What to say to women going through miscarriage?

Women facing baby loss (Photo: Shutterstock)

Pregnancy loss is devastatingly common. You may not think you know anyone who has had a miscarriage, but trust me, you do. An estimated one in four women will experience miscarriage.

However, many doctors says the true number, in their clinical experience, is much higher. According to physicians, 50% of women at their first ultrasound did not have a viable pregnancy. Yes, 50%! Not all pregnancies end with birth and babies. However, they still matter.

DO NOT say: “Have you thought about¬†...”
I cannot emphasize the importance of eliminating this phrase from your vocabulary. Do you know what she’s thinking about? Her loss. The grief sits, a fog on the heart. She has spoken to medical professionals. She has combed the online message boards. She has probably blamed herself. Still, “Have you thought about” questions abound.
They’re such a plague that I’ve broken them down into the three most persistent culprits.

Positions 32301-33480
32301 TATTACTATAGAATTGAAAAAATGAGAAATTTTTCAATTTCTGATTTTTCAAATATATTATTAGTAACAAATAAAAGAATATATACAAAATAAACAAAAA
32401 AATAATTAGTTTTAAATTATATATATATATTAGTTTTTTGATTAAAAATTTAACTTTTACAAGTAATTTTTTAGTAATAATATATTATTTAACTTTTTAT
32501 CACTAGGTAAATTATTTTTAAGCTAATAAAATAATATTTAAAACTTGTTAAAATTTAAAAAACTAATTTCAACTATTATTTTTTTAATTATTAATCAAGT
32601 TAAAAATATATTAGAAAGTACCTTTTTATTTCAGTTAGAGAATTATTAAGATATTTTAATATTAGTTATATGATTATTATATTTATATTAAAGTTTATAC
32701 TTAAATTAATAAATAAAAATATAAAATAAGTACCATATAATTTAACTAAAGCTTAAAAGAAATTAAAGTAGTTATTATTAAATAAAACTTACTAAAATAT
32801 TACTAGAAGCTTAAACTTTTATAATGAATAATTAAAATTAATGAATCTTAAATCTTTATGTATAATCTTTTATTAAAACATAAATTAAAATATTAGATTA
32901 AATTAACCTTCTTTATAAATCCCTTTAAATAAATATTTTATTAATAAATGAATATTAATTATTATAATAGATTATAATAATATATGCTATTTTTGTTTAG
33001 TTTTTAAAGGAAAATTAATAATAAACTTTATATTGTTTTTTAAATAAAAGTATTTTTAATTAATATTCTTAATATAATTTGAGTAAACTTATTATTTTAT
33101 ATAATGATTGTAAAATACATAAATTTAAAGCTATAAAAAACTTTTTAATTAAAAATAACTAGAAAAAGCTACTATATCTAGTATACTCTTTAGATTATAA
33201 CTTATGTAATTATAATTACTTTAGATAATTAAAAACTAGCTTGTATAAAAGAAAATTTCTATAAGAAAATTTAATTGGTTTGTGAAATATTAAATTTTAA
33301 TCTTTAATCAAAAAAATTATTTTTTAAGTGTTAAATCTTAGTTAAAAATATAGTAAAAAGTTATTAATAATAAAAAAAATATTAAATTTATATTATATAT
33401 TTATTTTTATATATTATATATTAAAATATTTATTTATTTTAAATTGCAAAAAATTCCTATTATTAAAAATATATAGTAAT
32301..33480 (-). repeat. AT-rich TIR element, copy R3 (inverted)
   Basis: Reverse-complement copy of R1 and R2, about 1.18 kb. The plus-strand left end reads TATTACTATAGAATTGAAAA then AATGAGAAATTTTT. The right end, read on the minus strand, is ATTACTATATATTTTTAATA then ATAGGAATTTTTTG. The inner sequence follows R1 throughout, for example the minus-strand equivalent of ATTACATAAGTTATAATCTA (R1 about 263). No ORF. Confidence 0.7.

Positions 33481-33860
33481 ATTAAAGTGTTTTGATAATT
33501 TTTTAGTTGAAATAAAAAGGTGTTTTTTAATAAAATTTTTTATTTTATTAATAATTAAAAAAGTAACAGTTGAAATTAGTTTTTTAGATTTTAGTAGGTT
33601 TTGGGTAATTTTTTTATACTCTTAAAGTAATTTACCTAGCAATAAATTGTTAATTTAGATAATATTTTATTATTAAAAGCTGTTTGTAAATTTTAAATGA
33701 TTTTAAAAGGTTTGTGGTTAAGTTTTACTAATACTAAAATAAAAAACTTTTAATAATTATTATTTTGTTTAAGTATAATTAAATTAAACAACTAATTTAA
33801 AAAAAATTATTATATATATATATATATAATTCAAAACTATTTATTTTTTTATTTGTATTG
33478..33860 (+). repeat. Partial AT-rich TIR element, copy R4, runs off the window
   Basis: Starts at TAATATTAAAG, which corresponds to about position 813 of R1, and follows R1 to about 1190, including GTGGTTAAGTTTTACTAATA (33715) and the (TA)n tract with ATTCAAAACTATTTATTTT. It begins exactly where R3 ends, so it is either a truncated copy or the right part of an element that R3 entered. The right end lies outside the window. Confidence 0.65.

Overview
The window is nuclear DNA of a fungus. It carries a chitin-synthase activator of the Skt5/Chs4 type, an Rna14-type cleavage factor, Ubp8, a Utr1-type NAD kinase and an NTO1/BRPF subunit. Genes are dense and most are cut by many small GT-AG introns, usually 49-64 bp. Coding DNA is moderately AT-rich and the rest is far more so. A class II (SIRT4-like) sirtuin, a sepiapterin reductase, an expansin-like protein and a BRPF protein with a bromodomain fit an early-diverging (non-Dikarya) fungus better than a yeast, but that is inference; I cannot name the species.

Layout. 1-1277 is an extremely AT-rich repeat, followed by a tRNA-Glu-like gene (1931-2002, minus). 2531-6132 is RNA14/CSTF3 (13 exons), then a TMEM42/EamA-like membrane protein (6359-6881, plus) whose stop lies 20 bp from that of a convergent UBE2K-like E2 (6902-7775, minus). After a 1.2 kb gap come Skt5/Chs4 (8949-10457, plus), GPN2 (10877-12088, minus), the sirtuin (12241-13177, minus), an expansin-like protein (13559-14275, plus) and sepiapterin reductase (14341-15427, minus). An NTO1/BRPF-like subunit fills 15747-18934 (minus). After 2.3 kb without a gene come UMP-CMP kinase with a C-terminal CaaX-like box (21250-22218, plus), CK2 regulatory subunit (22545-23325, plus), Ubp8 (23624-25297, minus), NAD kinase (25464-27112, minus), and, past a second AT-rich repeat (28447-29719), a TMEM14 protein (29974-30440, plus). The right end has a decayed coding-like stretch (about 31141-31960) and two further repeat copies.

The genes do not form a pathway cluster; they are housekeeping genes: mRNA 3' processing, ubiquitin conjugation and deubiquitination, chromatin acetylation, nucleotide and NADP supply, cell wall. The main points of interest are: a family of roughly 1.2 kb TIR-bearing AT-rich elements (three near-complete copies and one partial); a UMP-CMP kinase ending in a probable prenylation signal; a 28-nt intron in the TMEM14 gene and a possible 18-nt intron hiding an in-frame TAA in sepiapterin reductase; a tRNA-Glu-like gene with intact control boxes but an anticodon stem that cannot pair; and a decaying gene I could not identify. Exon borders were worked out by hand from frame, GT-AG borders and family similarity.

“Have you thought about taking a break?”
Do you know the only thing that will likely soothe a person who has just lost a longed-for pregnancy? Getting pregnant again and having a baby.
Taking a break does not sound soothing. It sounds like yet more agonizing waiting, and this deeply unhelpful suggestion often just compounds the frustration. Plus, if “taking a break” is indeed the right thing for her, you’d better believe that yes, she has already thought about it.
“Have you thought about acupuncture/giving up dairy/purchasing a very specific and expensive crystal from an ancient mountain range?”
Yes, she has thought about it. She might have tried some of it already. It hasn’t worked yet though, has it? Keep your crystals to yourself, please.
“Have you thought about adoption or IVF (in vitro fertilization)?”
Both of these are immensely personal decisions that, in most cases, require huge amounts of money, time and, in some cases, a very specific medical prognosis. If either choice is the right option for someone, she’ll walk either of these excellent paths to a baby. These questions, when directed at someone who is just trying to get through the day with her grief, are overwhelming and anxiety-provoking.

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